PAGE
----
Kurupt - Kurupt Presents: Penagon Rydaz

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"Penagon Rydaz" is an extension of Kurupt's work ethic, but presents the age old argument of quality over quantity.

Credit Kurupt, if for nothing else, with maintaining a presence in the music scene. From gathering an impressive array of artists on The Academy to finally getting the HRSMN project really going, one of the few artists that survived the fall of Death Row Records is still putting in considerable work. Penagon Rydaz is an extension of that work ethic, but presents the age old argument of quality over quantity.

With “Gotti,” Kurupt sets a no-nonsense tone for the album, utilizing his snarling delivery to lay claim to his stake in West Coast Hip Hop history: “Turn into what you was born to be indeed / Big dogs, up against these ticks and fleas / One footprint, big as King Kong / Greatest West Coast rapper they actually ever known / With the exception of Big Snoop, Cube, I’m alone / Sittin’ on the motherfucking throne … / I shapeshift my bones, create my own zone / Penagon, everytime, two to your dome.” While it’s not a lyrical massacre by any means, the conviction with which Young Gotti spits—something of a rarity in his repertoire over the past decade and a half—will make the listener take note.

“Massacre Central” is Exhibit A that this album is best relegated to the headphones, as Dame Grease comes off the milk carton to deliver a sinister beat complete with dramatic choir notes and a very light minor guitar loop that really adds nuance to the sound. Unfortunately, all subtle shades of sound go out the window with the cookie-cutter “I’m Out Here,” which is as cliché in execution as it is in title.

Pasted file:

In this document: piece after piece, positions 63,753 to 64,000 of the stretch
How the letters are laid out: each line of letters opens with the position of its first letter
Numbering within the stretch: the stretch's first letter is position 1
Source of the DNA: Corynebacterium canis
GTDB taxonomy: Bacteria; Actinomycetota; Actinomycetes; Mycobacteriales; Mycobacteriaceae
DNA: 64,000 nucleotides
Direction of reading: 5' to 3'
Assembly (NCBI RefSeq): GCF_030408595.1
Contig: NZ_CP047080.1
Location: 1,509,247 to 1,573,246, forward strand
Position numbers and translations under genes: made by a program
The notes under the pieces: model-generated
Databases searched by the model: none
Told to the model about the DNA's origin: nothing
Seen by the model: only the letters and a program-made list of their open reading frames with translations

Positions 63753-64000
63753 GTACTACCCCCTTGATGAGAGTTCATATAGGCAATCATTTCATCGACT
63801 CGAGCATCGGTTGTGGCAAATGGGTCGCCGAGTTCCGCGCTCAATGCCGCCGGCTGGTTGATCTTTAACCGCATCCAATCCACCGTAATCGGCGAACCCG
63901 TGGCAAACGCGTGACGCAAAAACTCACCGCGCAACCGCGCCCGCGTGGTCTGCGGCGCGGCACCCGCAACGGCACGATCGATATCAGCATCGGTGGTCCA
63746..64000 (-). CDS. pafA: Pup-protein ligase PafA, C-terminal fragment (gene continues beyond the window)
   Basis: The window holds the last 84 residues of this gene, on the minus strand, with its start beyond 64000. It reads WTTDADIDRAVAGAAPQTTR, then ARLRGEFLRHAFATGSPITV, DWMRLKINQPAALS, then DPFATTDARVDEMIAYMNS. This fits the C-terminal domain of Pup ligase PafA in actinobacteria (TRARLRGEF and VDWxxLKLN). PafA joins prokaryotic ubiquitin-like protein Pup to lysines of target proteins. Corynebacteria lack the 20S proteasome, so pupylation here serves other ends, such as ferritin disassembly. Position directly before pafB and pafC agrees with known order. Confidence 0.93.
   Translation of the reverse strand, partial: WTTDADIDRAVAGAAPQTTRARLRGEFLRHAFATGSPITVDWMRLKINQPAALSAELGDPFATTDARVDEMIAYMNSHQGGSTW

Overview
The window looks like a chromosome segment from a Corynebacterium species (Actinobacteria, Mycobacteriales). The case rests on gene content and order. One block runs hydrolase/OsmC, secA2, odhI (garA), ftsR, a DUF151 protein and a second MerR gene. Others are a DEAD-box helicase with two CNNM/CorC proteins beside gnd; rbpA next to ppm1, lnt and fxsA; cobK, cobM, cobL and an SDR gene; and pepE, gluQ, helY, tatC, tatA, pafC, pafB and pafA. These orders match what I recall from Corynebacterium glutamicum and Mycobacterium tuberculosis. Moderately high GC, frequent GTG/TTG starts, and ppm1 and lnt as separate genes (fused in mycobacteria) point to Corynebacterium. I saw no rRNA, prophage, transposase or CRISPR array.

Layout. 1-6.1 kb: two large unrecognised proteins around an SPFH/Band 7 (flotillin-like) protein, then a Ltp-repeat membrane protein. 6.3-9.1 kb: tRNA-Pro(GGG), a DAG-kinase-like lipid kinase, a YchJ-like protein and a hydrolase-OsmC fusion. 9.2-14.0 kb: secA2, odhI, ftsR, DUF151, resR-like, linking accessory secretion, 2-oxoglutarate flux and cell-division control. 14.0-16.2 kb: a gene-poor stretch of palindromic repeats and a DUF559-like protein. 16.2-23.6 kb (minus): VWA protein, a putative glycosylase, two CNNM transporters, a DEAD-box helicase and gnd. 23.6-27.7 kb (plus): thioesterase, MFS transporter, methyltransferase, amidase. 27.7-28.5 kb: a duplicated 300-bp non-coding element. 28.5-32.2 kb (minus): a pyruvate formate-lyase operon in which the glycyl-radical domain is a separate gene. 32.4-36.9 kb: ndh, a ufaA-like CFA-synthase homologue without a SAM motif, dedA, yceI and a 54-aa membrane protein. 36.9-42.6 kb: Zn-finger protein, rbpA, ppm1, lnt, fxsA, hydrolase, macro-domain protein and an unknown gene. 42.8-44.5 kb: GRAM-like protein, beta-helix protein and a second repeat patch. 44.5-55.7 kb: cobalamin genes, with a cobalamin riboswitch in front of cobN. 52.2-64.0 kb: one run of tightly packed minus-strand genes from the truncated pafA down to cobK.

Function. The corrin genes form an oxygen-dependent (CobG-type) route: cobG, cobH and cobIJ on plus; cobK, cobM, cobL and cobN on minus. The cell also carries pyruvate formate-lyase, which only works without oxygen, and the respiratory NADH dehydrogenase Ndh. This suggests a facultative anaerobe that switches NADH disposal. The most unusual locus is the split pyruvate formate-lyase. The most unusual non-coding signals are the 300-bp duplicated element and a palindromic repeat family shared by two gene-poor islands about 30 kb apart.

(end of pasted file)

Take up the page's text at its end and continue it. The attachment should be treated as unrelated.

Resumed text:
“Take it Off” truly deserves its very own paragraph, and in a good way. DJ Quik blesses this insanely funky track, which displays the rapport that that Quik and Gotti showed on Blaqkout. It’s a mix of Funk, Disco, and energy that shows, clearly, that this old Dogg Pound Gang member has learned a few new tricks. It’s easy to see Snoop rocking over a cut like this, but Kurupt really surprises with this one. It’s easily the album’s highlight, and definitely deserves some spins on the airwaves or at the club.

The album’s lighthearted tone quickly dissipates with “Real G’s Stand Up,” as Y.A.—a group signed to Kurupt’s label—shines over menacing percussion and otherworldly synths. Sure, the subject matter is a tired retread, but Y.A.’s members have distinct voices that could potentially help them carve out a place in the Cali Hip Hop scene. The same, though, can’t be said for all of Kurupt’s artists. “Distance” is, for lack of a better word, absurd. Is Trini Savah a rapper? Is she singer? Is she both? It’s not clear, but what is clear is she isn’t competent at either. This track almost evokes memories of T-Baby’s “It’s So Cold in the D” (for those uninformed, do yourself a favor and YouTube that classic).

While Kurupt’s compilation project Penagon Rydaz isn’t as bad as some other West Coast offerings that have come out in recent years (Cali Iz Active, anyone?), it doesn’t escape the “thrown-together” feeling that so many of these projects have. Kurupt only sounds inspired on half of the album, and he’s the one who’s supposed to be carrying it. The production is inconsistent, and really won’t inspire the listener to give it multiple spins. Put it this way: why would you listen to this over Blaqkuot, or something from Death Row’s heyday?

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